Communication in a Complicated World

Steve Callander (Stanford University)
Nicolas Lambert (Stanford University)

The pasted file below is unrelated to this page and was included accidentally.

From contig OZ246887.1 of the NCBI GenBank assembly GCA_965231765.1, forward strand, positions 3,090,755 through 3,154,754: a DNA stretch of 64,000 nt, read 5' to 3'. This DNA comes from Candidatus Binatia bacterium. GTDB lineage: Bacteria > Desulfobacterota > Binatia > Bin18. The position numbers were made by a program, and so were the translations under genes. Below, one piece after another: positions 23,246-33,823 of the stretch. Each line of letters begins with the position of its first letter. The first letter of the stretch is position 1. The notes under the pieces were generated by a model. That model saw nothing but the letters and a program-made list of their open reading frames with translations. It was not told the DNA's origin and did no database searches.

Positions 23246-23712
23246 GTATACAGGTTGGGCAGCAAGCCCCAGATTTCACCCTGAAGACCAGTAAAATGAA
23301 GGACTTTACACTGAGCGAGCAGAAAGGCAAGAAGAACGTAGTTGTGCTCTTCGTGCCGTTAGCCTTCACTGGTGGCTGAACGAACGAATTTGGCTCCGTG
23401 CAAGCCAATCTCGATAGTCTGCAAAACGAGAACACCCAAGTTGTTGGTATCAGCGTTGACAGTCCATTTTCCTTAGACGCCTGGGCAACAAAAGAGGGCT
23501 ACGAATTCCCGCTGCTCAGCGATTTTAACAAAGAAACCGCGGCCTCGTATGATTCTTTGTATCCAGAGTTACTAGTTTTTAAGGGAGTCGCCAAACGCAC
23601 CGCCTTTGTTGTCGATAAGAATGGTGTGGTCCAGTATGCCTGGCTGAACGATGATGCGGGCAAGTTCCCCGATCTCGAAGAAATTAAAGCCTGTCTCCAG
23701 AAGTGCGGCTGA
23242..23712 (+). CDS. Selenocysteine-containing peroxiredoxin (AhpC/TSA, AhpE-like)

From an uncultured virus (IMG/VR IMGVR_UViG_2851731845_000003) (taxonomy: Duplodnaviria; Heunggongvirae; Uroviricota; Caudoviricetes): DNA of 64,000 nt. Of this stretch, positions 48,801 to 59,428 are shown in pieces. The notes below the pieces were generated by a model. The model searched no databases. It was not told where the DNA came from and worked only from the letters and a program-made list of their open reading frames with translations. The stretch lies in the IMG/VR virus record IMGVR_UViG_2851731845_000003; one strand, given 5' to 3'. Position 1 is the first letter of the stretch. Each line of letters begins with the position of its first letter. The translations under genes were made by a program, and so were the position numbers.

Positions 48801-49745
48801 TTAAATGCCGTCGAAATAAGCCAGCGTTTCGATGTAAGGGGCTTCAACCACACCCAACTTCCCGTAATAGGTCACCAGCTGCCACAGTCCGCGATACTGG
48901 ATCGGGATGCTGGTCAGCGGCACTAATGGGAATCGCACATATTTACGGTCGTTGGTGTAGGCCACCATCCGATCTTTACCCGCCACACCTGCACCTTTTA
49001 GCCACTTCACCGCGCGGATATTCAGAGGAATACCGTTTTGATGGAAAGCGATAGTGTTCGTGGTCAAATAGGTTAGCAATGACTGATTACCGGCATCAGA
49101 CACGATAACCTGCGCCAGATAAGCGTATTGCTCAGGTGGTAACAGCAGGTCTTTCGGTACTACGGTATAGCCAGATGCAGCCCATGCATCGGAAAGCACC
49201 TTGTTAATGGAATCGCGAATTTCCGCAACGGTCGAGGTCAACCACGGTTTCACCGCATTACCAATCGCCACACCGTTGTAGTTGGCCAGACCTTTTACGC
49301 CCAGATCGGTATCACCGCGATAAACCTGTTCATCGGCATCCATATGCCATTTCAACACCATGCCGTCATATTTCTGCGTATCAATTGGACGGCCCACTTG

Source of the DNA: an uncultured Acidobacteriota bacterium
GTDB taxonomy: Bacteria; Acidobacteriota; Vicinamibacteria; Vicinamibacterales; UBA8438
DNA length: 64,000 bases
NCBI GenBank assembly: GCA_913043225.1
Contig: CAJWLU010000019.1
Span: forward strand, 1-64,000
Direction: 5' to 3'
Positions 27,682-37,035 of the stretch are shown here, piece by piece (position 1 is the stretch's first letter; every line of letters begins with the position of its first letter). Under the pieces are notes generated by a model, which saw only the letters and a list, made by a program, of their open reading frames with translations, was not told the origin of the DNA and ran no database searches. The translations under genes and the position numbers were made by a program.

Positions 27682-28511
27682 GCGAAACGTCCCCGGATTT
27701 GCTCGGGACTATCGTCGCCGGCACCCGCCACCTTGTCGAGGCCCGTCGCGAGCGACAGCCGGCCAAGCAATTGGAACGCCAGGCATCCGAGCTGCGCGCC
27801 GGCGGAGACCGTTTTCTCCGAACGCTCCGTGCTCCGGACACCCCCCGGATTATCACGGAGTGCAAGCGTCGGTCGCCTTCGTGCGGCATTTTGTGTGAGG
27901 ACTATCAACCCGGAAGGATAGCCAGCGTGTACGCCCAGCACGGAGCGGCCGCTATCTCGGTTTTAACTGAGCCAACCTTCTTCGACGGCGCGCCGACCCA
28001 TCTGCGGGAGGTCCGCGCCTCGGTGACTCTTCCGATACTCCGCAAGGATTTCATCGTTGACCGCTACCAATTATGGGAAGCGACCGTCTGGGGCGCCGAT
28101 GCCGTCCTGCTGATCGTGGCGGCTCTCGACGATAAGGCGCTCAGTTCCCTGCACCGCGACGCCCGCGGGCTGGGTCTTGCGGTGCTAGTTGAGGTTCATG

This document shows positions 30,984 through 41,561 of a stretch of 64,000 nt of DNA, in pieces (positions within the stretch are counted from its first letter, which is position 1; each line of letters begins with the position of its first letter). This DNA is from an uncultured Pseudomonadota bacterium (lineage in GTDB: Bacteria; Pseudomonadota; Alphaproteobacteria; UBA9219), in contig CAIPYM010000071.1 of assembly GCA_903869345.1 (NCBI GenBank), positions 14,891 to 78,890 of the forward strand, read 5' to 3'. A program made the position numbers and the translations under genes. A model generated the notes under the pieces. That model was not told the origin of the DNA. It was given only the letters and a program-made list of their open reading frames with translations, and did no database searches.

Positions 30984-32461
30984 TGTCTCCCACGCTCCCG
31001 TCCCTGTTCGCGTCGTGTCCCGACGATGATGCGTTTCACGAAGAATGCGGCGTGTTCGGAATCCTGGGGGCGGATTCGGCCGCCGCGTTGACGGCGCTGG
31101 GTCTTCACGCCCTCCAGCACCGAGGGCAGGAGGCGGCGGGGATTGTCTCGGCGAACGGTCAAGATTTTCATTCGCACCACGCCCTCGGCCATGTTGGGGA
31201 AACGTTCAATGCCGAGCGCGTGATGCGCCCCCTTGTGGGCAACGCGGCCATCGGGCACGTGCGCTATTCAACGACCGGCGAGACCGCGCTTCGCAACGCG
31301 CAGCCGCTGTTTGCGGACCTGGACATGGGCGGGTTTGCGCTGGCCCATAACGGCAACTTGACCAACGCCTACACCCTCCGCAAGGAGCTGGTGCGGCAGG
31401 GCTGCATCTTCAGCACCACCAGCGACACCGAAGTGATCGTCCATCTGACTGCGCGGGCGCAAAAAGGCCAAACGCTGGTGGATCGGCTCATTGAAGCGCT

Abstract: The internal organization of political and economic institutions is often predicated on enhancing the flow and use of expert information. However, underlying existing models is a canonical representation of expertise that takes a very simple yet unrealistic form. Beginning with the famous model of Crawford and Sobel (1982), an expert is modeled as knowing a single one-dimensional piece of information that the non-expert doesn't. In this paper we construct a richer model of expertise, one in which the advantage of expertise is much greater. This representation applies the Brownian motion to model the mapping from actions to outcomes. In this setting an expert knows a continuum of correlated pieces of information that the non-expert doesn't. We characterize equilibrium policy advice in this setting and show that it takes varied and richer forms that resonate with practice and that avoid several undesirable features that flow from the traditional approach. We explore what this implies for how expertise relationships should be structured for optimal policy formation.